1. Calculate equivalent annual costs of the three alternatives—overhaul, overhaul with improved navigation and control, or a brand-new boat. To do the calculation, you will have to prepare a spreadsheet table showing all costs after taxes over each investment's economic life. Take special care with your assumptions about depreciation tax shields and inflation.

Questions

19In 2002 Treasury bonds were yielding 5 percent.

PART 1

RELATED

WEBSITES

Chapter 1 described the role of the financial manager. More information on careers in finance can be found at:

www.careers-in-finance.com

The following websites, which are concerned largely with personal finance, provide discussions of the time value of money and calculators:

www.bankrate.com

www.financenter.com

www.financialplayerscenter.com

www.invest-faq.com

www.money.cnn.com

www.unb.ca/web/transpo/mynet/ mtw21b.htm (how to use Excel for compound interest calculations)

One of the few sites with material on capital investment decisions is:

www.asbdc.ualr.edu/fod/1518.htm

Chapter 3 explained how bonds are valued. Helpful material and data on bond markets are available on:

www.bondsonline.com (good bond data)

http://bonds.yahoo.com

www.finpipe.com (good explanations of bond markets)

www.fintools.net (contains a bond calculator)

www.ganesha.org (explanation of bond markets and calculator)

www.hsh.com (good bond data)

www.investinginbonds.com (also contains links to related sites)

www.investorguide.com/university.html

(good explanations of bond and equity markets)

http: //money.cnn.com/markets/bondcenter

Chapter 4 was concerned with stock markets and equity valuation. Most major stock exchanges have good websites. See, for example:

www.nyse.com (New York Exchange)

www.nasdaq.com (NASDAQ)

www.londonstockexchange.com (London Exchange)

www.tse.or.jp (Tokyo Exchange)

www.123world.com/stockexchanges (links to exchanges)

www.fibv.com (The World Federation of Exchanges publishes useful comparative statistics)

Data on stock market indexes can be found on:

www.djindexes.com (Dow Jones index)

www.spglobal.com (Standard & Poor's indexes)

www.barra.com (market indices with information on dividend yields, P/Es etc.)

www.wilshire.com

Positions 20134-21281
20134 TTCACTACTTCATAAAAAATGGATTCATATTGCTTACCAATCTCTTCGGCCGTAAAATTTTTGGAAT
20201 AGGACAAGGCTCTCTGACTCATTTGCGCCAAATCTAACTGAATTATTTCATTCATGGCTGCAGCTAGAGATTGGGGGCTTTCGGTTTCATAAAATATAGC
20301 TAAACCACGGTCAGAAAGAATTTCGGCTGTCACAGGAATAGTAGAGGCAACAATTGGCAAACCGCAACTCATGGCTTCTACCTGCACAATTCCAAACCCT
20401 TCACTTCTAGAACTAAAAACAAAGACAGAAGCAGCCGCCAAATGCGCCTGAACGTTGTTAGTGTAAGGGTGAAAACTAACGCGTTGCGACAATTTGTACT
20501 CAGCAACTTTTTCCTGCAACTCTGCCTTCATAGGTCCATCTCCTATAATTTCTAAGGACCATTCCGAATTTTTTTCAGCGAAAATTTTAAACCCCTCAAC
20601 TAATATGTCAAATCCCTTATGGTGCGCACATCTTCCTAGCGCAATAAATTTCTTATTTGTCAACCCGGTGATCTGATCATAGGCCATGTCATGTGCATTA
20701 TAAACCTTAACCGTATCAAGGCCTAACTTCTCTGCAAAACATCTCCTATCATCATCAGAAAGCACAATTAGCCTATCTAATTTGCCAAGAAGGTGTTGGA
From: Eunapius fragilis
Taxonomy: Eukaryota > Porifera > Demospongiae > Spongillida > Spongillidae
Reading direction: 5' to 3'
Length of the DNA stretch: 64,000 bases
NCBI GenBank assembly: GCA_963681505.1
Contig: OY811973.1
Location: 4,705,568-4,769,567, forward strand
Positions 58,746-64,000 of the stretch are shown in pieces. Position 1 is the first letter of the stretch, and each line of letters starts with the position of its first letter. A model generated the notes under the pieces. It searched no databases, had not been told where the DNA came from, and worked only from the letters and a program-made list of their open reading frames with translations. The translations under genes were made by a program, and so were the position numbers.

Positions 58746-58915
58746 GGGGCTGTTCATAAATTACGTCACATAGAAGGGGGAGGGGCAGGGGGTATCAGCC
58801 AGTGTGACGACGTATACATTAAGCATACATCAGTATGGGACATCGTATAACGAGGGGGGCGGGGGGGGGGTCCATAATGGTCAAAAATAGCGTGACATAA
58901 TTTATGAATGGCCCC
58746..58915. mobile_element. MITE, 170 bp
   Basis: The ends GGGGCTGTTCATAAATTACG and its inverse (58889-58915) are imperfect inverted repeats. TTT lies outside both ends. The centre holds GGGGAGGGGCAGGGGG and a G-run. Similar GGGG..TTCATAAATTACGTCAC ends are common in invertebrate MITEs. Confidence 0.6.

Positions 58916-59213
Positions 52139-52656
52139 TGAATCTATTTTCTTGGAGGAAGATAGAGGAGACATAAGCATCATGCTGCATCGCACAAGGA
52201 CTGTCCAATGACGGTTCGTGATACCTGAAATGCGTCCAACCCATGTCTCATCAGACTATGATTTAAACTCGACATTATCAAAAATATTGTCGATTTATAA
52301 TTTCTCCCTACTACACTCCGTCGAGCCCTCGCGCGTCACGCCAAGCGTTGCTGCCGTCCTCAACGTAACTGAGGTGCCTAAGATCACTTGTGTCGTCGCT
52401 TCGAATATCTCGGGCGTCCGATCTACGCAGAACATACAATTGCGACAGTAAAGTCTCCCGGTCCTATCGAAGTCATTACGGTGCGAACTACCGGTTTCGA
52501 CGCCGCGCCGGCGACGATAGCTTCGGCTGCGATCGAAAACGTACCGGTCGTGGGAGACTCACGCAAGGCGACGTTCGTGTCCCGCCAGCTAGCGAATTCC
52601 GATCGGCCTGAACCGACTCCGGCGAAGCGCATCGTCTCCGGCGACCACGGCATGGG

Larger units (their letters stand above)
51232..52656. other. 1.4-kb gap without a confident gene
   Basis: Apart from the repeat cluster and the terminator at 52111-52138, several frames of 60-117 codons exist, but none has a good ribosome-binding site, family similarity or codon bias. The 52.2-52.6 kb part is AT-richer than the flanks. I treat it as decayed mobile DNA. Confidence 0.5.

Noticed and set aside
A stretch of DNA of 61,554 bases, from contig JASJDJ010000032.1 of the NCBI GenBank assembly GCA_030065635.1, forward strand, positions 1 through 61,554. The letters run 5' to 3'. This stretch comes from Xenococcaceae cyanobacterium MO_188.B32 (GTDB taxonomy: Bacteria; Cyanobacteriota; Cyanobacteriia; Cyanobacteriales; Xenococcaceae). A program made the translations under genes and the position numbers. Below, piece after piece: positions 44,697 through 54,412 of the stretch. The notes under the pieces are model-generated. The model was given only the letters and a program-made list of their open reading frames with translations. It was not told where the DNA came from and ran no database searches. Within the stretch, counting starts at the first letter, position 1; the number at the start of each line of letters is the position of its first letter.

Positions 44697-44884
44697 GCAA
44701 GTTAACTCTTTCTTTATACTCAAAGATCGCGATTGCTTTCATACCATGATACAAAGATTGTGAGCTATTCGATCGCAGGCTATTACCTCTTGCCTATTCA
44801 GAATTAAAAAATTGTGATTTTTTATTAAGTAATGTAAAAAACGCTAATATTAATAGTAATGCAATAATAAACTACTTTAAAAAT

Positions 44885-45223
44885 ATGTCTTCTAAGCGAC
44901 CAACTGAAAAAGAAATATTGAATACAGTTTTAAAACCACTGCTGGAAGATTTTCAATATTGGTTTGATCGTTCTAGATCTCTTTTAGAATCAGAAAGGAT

There is a large number of sites with market commentary and data on individual firms and stocks. We find Finance.Yahoo particularly useful.

http://finance.yahoo.com

www.bloomberg.com

http://hoovers.com

www.cbs.marketwatch.com

www.finance.lycos.com

http://money.cnn.com

http://moneycentral.msn.com

http://my.zacks.com (includes earnings forecasts)

The following sites provide useful software and data for calculating company values:

http://financialplayerscenter.com

www.valuepro.net

II. Risk

7. Introduction to Risk, Return, and the Opportunity Cost of Capital

H

un

■■

w

INTRODUCTION TO

RISK, RETURN, AND

THE OPPORTUNITY

COST OF CAPITAL

--1

WE HAVE MANAGED to go through six chapters without directly addressing the problem of risk, but now the jig is up. We can no longer be satisfied with vague statements like "The opportunity cost of capital depends on the risk of the project." We need to know how risk is defined, what the links are between risk and the opportunity cost of capital, and how the financial manager can cope with risk in practical situations.

In this chapter we concentrate on the first of these issues and leave the other two to Chapters 8 and 9. We start by summarizing 75 years of evidence on rates of return in capital markets. Then we take a first look at investment risks and show how they can be reduced by portfolio diversification. We introduce you to beta, the standard risk measure for individual securities.

The themes of this chapter, then, are portfolio risk, security risk, and diversification. For the most part, we take the view of the individual investor. But at the end of the chapter we turn the problem around and ask whether diversification makes sense as a corporate objective.

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  • gundobad
    Which org replace investinginbonds.com?
    7 years ago